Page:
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Fen – Carrion Skies Award winner

Carrion Skies
by H.P. Buttcraft at 27 October 2014, 12:51 AM

Ever since 2009, when FEN’s ‘The Malediction Fields’ was released, I think the world of heavy music was undergoing a very major - albeit overlooked- phase. There was much more experimentation with bands like FEN combining alternative rock music and black metal which, in its early years, was a very obscure and extreme music style. But FEN have once again proven themselves to be amongst the highest ranks of great progressive metal acts around currently with this 2014 release from them, ‘Carrion Skies’.

I was extremely impressed by FEN’s last album, ‘Epoch’, a record that I thought was one of the best metal records of 2011. They really came into their own on that record. I think on ‘Carrion Skies’, the band has created this universe for their idiosyncratic sound inside this dark shell that only they can fit themselves into.

Many of the haunting guitar riffs on ‘Carrion Skies’ are reminiscent of the way the songs on ‘Epoch’ were like. In a lot of ways, this record is a proper sequel to ‘Epoch’. But what’s mostly missing from ‘Epoch’ on ‘Carrion Skies’ is the moody, subtle playing of ex-keyboardist Æðelwalh. I am not sure what had caused him to leave FEN but his absence is still felt, however, which sort of adds in an eerie find right there, don’t you think? That doesn’t mean that the album is necessarily lacking because the puzzle that is ‘Carrion Skies’ maintains all of the pieces anyone needs to put it all together for themselves.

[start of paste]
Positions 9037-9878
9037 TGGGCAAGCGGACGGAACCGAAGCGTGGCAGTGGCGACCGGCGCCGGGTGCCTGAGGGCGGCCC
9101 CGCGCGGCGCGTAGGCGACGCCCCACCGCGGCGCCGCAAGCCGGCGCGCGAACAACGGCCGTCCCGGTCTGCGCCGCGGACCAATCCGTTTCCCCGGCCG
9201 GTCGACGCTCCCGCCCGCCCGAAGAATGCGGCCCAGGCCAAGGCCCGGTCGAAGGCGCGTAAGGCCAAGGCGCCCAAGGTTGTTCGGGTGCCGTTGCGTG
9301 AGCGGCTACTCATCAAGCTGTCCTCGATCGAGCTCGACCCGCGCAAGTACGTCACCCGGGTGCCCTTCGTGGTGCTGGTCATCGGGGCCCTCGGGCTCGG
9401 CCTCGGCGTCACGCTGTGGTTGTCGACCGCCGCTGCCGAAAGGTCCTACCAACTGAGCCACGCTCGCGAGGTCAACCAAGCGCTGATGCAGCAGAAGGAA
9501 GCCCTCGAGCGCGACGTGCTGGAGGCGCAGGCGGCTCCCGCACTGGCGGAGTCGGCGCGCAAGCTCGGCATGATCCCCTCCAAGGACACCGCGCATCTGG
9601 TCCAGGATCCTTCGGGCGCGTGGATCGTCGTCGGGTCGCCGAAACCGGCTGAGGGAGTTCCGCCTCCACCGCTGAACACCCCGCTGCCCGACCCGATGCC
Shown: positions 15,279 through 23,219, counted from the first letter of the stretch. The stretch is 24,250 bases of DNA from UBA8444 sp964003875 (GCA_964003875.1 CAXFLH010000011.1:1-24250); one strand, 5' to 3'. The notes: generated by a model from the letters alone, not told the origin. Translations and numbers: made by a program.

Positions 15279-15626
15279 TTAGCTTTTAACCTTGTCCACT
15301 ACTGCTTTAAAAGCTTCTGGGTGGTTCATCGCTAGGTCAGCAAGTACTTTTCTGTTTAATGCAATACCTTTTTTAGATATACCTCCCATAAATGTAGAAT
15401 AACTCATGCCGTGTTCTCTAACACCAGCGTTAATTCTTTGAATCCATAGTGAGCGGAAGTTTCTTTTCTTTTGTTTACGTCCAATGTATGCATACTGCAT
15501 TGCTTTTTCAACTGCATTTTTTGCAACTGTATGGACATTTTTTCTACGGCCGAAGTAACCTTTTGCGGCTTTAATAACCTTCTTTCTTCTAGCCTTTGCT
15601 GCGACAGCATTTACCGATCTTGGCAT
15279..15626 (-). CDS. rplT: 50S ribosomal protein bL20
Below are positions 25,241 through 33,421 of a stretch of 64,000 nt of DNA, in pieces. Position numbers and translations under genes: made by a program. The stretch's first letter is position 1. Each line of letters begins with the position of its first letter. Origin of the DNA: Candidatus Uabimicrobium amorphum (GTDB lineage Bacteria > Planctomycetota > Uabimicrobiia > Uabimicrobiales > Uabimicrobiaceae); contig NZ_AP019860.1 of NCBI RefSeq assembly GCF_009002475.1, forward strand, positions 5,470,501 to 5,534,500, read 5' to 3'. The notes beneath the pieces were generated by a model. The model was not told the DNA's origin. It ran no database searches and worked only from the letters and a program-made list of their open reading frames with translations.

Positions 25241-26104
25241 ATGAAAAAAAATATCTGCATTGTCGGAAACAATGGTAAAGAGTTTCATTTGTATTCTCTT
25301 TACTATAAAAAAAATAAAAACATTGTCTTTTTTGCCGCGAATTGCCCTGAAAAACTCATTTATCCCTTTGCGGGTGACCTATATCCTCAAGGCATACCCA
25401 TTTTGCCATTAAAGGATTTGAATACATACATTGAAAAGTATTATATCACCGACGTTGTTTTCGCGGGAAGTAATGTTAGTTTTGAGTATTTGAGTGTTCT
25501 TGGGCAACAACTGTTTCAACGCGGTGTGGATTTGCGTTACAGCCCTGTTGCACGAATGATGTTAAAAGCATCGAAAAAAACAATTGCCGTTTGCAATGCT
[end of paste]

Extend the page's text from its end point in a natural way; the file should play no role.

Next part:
But I think the band’s United Kingdom peers WINTERFYLLETH have released the better album in 2014. That’s not saying that ‘Carrion Skies’ is a bad record because its awesome. Its comforting to hear how the band hasn’t strayed too far from their unique style of musicianship and songwriting to make ‘Carrion Skies’ make their hardcore fans and curious audiences impressed. But ‘The Divination of Antiquity’ from WINTERFYLLETH was just richer, full of more wide-spreading atmosphere and epic riffs and melodies. That’s the biggest reason why I cannot give this album from FEN a perfect score.

FEN has worked very hard to make this album darker, more atmospheric and more grandiose. You can certainly notice it in the songs featured on this album. Some great ones are “The Dying Stars”, “Gathering the Stones” & “Sentinels”. The long track lengths really slip past you before you even realize it. I’ve said it before and I’ll say it again, when you lose track of how long an atmospheric or progressive black metal song is, that’s a very good thing.

4 Star Rating

1. Our Names Written in Embers Part 1 (Beacons of War)
2. Our Names Written in Embers Part 2 (Beacons of Sorrow)
3. The Dying Stars
4. Sentinels
5. Menhir – Supplicant
6. Gathering the Stones
Grungyn – Bass, Vocals
The Watcher – Guitars, Vocals
Derwydd - Drums
Record Label: Code666 Records


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